Robbie Hummel heard rumors he might not come back.
"That never crossed my mind," Hummel said of not returning. "I don't know where that (rumor) came from. I'm not going to give up that easily. I'm not going to throw in the towel."
Granted, the Boilermaker senior's repeat injury was devastating, but nothing that can't be overcome.
After having surgery in November - Hummel doesn't yet know who'll perform the surgery, but estimated it will take place around Nov. 10-12 - he'll redshirt this season, working in a sort of assistant coaching role during the year.
Among the silver linings Hummel's been able to scrounge up since his injury, that's one of them, that he may learn this season whether or not coaching is something he might want to pursue in his future.
But playing is his first priority.
"I have a year and a few months now to get ready for next season," Hummel said, "and that's more than enough time. This whole coaching thing, I can figure that out.
"We have a lot to look forward to this year, but next year, we lose E'Twaun and JaJuan, but it's not like the cupboard is bare with talent. We'll still be good. I really think that and I guarantee you I'll work just as hard if not harder to come back."
Coach Matt Painter thinks Hummel can remain an asset this year, even if he can't play.
"We have to move forward as a team, and as we move forward, Rob's going to move forward with us," Painter said. "We've had some really good assistant coaches here, good enough assistant coaches that they might make a difference on a given night whether we win or lose games. Rob can affect whether we win or lose. He just has to do it in a different capacity."
The injury occurred Saturday morning at Purdue's Recreational Sports Center, where the Boilermakers held their first official practice of the season.
"We were doing a 3-on-2, 2-on-1 (fast break) drill and I was under the basket," Hummel said. "E'Twaun drove the ball at me and I jumped up to block his shot and hit the ball with my hand. I don't know where the ball went. I came down kind of off-balance on my right leg, heard a pop and knew right away I tore my ACL again."
Prior to that cruel turn of events, Hummel felt he was well on track in his return.
"I felt good. I got back to where I could dunk the ball pretty easily and I'd shot the ball well all summer and fall," he said. "That's part of the reason I am so frustrated, because I did feel good. I was moving around pretty well and to have that happen right at the beginning (of practice), it's hard to swallow."
When asked if in hindsight he returned too quickly from a major injury, Hummel said, "I did everything doctors told me to do."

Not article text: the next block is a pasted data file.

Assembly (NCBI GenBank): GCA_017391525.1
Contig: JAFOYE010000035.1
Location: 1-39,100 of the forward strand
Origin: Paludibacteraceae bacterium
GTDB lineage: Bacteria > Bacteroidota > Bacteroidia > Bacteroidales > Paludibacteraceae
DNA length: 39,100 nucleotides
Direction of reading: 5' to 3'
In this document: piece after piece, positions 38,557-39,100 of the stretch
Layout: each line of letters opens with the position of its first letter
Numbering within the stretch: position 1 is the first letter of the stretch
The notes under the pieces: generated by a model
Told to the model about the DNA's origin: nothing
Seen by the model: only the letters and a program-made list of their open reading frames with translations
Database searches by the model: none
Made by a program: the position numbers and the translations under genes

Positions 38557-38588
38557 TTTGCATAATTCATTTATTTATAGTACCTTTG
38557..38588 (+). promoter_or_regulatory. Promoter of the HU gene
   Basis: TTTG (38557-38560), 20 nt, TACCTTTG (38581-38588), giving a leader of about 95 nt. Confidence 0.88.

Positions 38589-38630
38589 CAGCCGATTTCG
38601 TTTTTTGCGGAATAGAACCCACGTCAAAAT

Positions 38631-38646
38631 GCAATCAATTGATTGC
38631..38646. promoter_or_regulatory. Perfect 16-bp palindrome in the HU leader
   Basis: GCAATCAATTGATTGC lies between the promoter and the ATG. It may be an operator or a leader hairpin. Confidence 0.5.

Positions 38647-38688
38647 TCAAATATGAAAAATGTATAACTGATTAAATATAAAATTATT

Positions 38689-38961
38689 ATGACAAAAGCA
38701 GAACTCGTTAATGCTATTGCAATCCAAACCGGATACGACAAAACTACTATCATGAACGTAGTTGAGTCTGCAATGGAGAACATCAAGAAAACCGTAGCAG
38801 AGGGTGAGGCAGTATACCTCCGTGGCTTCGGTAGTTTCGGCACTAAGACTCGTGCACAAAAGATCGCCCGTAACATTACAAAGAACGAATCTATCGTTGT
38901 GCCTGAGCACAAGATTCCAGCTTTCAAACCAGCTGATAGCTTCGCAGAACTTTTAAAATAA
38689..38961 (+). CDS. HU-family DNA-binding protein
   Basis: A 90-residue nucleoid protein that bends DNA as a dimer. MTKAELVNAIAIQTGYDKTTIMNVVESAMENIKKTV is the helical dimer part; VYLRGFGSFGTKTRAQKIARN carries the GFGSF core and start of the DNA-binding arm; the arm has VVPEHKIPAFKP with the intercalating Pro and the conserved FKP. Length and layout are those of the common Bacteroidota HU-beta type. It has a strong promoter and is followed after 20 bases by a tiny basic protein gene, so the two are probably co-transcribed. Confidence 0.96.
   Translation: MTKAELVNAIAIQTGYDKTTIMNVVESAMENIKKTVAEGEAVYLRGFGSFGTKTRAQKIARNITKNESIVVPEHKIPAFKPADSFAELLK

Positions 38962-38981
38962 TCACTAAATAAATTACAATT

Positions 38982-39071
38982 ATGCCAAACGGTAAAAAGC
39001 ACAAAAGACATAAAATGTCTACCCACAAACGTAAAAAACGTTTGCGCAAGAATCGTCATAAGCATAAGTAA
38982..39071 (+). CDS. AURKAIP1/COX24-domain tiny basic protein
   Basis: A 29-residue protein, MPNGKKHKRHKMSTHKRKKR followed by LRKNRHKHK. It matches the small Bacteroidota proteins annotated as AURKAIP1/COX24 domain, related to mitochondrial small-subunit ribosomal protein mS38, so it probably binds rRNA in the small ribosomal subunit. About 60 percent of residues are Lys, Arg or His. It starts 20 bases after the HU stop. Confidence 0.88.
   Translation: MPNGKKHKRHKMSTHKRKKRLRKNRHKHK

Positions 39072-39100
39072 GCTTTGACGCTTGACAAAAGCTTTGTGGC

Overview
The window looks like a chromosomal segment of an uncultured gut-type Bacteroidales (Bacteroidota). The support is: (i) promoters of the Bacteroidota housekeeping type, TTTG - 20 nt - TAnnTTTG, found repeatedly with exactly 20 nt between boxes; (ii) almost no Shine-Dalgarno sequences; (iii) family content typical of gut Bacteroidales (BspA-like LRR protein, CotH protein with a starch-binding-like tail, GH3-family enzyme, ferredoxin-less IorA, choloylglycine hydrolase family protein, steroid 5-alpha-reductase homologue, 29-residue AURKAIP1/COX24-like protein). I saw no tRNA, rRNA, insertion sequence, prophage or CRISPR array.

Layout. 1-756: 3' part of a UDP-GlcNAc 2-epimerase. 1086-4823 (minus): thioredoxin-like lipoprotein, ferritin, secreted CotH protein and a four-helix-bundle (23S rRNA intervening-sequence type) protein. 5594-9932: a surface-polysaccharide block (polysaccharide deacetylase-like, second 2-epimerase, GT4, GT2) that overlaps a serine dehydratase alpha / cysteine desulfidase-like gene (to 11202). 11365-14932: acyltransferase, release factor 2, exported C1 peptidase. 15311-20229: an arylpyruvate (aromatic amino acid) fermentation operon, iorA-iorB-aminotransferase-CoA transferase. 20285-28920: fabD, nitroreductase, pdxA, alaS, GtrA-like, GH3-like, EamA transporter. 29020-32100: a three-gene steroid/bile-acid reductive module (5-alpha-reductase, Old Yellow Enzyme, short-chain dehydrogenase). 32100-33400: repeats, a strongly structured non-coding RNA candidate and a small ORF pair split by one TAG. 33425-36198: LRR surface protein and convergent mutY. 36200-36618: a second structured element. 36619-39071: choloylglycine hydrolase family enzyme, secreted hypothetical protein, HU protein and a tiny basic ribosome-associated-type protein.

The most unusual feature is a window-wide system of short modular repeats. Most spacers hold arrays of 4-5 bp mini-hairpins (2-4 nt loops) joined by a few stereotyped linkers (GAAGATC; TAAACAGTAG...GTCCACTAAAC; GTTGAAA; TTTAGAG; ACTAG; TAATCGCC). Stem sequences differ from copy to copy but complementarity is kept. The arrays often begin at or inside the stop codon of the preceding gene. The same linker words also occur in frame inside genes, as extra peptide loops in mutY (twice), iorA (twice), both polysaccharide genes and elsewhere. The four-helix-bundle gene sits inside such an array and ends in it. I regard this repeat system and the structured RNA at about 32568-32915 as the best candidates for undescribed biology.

It was the most difficult blow for Hummel in a career that's seen more than its share of such adversity.
Hummel missed games and was permanently "day to day" as a sophomore because of a hairline fracture in his back; last season, his injury at Minnesota came just as the Boilermakers were playing their best basketball of the season heading into the postseason, sitting pretty not only for an outright Big Ten championship, but also a No. 1 seed in the NCAA Tournament.
His return was central to projections of great things for Purdue this season.
"I almost feel guilty for the fact I got hurt," Hummel said, "because I know people were really looking forward to the season, then with everything that happened last season."
With that said, Hummel cautions not to dismiss what those remaining healthy are capable of.
With news of the injury came Purdue's severe drop in preseason polls.
"I think we're capable of everything we were before," Hummel said. "We still have two All-Americans. I don't know of too many teams in the country that have that. E'Twaun and JaJuan and we still have the same supporting cast, minus me.
"As for dropping, let us prove we're not (worthy). We haven't played a game yet."
Purdue's used to playing without Hummel and now, unlike last year, has time to prepare to do it.
"We have time," Painter said. "It was the first day of practice, so we have a lot of practices here to find our way."
But even with that said, Hummel won't easily be replaced.
Sophomore forward Patrick Bade made an impression throughout the off-season with his improvement and could get first crack to win a starting position by virtue of the fact he's the Boilermakers' most experienced frontline player aside from Johnson. Fellow big men Sandi Marcius and Travis Carroll are freshmen.
Sophomore D.J. Byrd, a wing player in high school, played the role of undersized power forward as a freshman, largely due to a dearth of other options up front.
Johnson might be capable of moving out to the 4 position, to be replaced at center by Bade, Carroll or Marcius, giving the Boilermakers atypically big lineup.
Painter said the coaching staff has considered using 6-foot-5 point guard Kelsey Barlow as "an undersized 4," as well, a role Chris Kramer was moved into on the fly last season when Hummel went down.
Painter was asked Wednesday who might replace Hummel in the starting lineup.
"I think if there was an obvious answer to that question," Painter said, "then that person was going to start anyway. ... The fact that person was not in place (already) shows we have a lot of competition."
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